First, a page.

Technologically, the world is always moving forward, developing new ways to make our lives and jobs easier. In modern times, technological advancements allow us to better communicate, monitor our own health through wearable equipment, and more effectively tackle the global problem of pollution.
DevOps.com (2017) defines the term industrial revolution as “the use of sophisticated machinery to make the work of humans easier and faster”. Presently, this includes technological advancements in robotics, machine learning and artificial intelligence (among other things). While the 4th industrial revolution is currently ongoing, the 5th industrial revolution is highly anticipated (and often feared).
The 4th industrial revolution, the one we currently live in, started in the early 2000s and stems almost directly from the third; the primary focus is cyber-physical manufacturing. This era sees the increased integration of technology into people’s lives and groundbreaking advances in artificial intelligence (AI), robotics, 3D printing, genetic engineering and various other technologies. Taking into account how far technology has progressed and how fast it is developing still, the 5th industrial revolution (5IR) is predicted to further integrate the use of technology into all aspects of our lives. While AI, cryptocurrency and genetic editing have already been introduced into society, the 5IR will see further advancements in this technology. These are some of the shifts to be expected at the dawn of the 5IR.
5G – The demand for a faster internet connection is ever increasing and the connection speed that 3G and 4G provide will soon be inadequate. 5IR is expected to bring the next generation of mobile internet connectivity, 5G – a connection that will be multitudes faster than its predecessors. “At first, 5G will live beside and enhance your current 4G service, but soon enough 5G-only networks will be complete and stand-alone 5G devices will be available.”
Cloud computing – Cloud computing refers to the storing of data on the internet instead of on a flash drive or hard drive. An example of cloud computing is Google Drive which gives the user 15GB free cloud storage with every Google account. This way of storing data is believed to be more secure and efficient as the account is password protected and can be accessed using any device with an internet connection.
The Internet of Things (IoT) – refers to connecting every device (washing machines, fridges, lamps, headphones, coffee makers etc) to the internet. This concept is increasingly used to describe smart devices that “talk” to each other.
Big data – refers to collecting large amounts of data from sources like business transactions, social media and information from sensor or machine-to-machine data which helps organisations identify trends and patterns. This information is used to improve what the company knows about their customers’ needs and wants, and to improve the overall user experience.
Artificial intelligence (AI) – refers to intelligent machines that are intended to work, react like and ultimately simulate human behavior. The goals of such machines include speech recognition, planning, learning and problem solving without much help from humans. While the benefits of such machines are endless, some fear that AI will ultimately lead to high unemployment rates due to machines replacing human workers. Another fear is that robots will one day be so advanced that they take over and destroy humans. While AI is a vision related to the 5th industrial revolution, the first AI robot, Sophia, has already been developed and introduced to the world.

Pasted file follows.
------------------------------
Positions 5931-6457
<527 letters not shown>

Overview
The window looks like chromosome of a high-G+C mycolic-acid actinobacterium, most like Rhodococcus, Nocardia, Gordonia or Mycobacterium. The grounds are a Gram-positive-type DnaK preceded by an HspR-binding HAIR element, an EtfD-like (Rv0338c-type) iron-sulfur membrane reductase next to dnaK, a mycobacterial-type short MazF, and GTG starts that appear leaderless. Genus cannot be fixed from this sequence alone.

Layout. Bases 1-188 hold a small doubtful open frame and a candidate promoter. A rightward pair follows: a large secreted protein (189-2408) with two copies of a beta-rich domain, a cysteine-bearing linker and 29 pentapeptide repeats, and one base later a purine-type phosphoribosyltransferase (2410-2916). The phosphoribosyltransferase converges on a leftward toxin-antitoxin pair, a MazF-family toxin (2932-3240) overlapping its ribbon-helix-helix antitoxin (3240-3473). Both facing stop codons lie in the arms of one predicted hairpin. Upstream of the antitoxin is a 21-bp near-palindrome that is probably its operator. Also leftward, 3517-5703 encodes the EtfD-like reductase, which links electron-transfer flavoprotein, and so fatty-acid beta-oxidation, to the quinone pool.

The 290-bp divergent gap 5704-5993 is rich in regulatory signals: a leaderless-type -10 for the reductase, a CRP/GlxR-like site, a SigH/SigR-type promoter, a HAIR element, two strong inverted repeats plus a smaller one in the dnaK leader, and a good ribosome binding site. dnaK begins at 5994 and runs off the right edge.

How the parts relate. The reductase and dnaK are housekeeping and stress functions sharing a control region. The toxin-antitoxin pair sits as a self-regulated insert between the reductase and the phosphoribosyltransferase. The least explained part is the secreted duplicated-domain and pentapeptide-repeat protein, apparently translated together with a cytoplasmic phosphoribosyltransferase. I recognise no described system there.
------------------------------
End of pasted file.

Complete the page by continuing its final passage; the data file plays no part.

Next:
With all these developments we need to take the time to ask ourselves how we are planning to protect ourselves, our businesses and our livelihood from cyber threats.
Introducing ISO 27001
The ISO 27001 was published in 2005 and the standard relates to information security. ISO 27001 replaced the BS 7799-2 standard, which outlined codes of practice to protect against information security threats.
What this means is that businesses that have this system in place can demonstrate to customers and partners that they are committed to the protection of their informational data such as financial information, employee information, third party data and intellectual property. The standard is relevant to any type of organisation regardless of the organisation’s size.
Why this is important to consumers
In a digital age, consumers are becoming increasingly aware of the threat of a data breaches and how their digital devices and data may be compromised. With this increased awareness, businesses can gain consumer trust and eliminate their fears by providing proof that the right systems and standards (ISO 27001) are in place and by assuring customers that real changes are being implemented to prevent such a breach.
It’s important to note that consumers are often wary of new technology and consider our growing reliance on technology as one of the top threats facing humanity over the next few decades. “Companies must put cybersecurity and privacy at the forefront of business strategy to protect their customers’ and earn their trust. Robust data governance and privacy protection policies are no longer just a nice to have,” says Muhammad Ali, Managing Director and Lead ISO Auditor for WWISE (Worldwide Industrial and Systems Engineers).
There’s no doubt that the prospect of self-driving cars, personal robots, and the transferring of the human consciousness sounds exciting and frightening (all at the same time). Without the presence of cybersecurity, everything ‘digital’ is vulnerable to a breach. “Cyber Security is the new minimum standard if you wish to survive the 5th Industrial revolution,” ends Ali.
For more information on how you can digitally secure your business with ISO 27001 contact WWISE on 08610 99473 or visit